CALIBREUR DE LA JOLIETTE | Marseille, France | Unit 21 | 2016
My project, Calibreur de La Joliette, aims to ‘calibrate’ the proportion of spaces of various functions in the La Joliette neighbourhood in Marseille, France.
Calibration is ‘the process of finding a relationship between two quantities that are unknown‘. My proposal aims to test out possibilities of city calibration at a local scale, as well as setting up a negotiable boundary between spaces occupied by local and non-local visitors. By defining the Unité d’habitation as an “ideal” modular piece of city, I aim to calibrate the chosen neighbourhood by comparing the proportion of spaces with different functions at my building site and that in Unité d’habitation.
La Joliette is a neighbourhood of the 2nd arrondissement of Marseille located at the start of the autonomous port of Marseille. The Place de la Joliette is a public piazza located in this neighbourhood to which both tourists and local residents are attracted for different reasons.
I have identified 337 flats around my site (same amount of flats as in Unité d’habitation), and would like to provide these local residents with what the local area fails to provide them according to the pattern set up by the Unité d’habitation. I will need to add a supermarket, a cinema, a nursery a library and a gym to this site because they are present in Unité d’habitation but missing from this area.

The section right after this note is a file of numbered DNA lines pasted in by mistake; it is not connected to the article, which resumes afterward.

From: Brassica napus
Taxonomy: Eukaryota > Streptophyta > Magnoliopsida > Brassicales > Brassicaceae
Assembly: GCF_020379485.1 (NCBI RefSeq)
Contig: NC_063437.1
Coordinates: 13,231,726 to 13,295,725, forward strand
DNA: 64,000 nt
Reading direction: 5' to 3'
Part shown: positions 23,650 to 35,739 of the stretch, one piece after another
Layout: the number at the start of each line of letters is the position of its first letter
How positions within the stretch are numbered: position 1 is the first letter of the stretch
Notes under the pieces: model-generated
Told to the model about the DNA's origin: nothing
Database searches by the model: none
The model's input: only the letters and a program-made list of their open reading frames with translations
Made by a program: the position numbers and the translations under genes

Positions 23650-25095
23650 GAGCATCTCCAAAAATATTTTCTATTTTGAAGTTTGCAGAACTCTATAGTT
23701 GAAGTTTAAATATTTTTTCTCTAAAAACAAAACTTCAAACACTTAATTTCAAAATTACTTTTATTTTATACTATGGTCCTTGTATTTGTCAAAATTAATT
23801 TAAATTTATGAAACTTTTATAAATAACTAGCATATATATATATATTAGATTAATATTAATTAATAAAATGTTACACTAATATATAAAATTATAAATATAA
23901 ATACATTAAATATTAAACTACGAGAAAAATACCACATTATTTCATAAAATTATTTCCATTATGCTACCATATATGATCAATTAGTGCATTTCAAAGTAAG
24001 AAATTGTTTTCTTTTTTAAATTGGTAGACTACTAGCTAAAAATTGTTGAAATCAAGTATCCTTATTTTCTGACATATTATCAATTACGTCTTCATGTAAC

By playing with interlocking positive and negative spaces and elaborate the idea of ‘streets in the sky’, my design language echoes that of the Unité d’habitation.
The Unité d’habitation is a building designed for private residents where they can and go to local gym or supermarket without leaving the building, i.e. residential area and community facilities are closely packed together. However, in my building these facilities are right next to the residential block, not detached from them yet not attached to them either. Non-locals could visit this building but they will never reach certain community facilities provided only for local people only. This design reflects a juxtaposition between local and non-local.
Structurally, the building consists of steel trusses supported by laminated glass columns which stand on pile foundations. Column heads of glass columns function as structural support as well as back of house service space. Different types of facade and roof with different light transmittance rates are installed according to lighting and insulation requirements.
As a project commissioned by the Euroméditerranée and L’etablisement Public, Calibreur de La Joliette should not only benefit the local community but also bring a new life to this area and attract more tourists, so that this piazza, together with Les Terrasses du Port Shopping Centre, will become Marseille’s new cultural centre.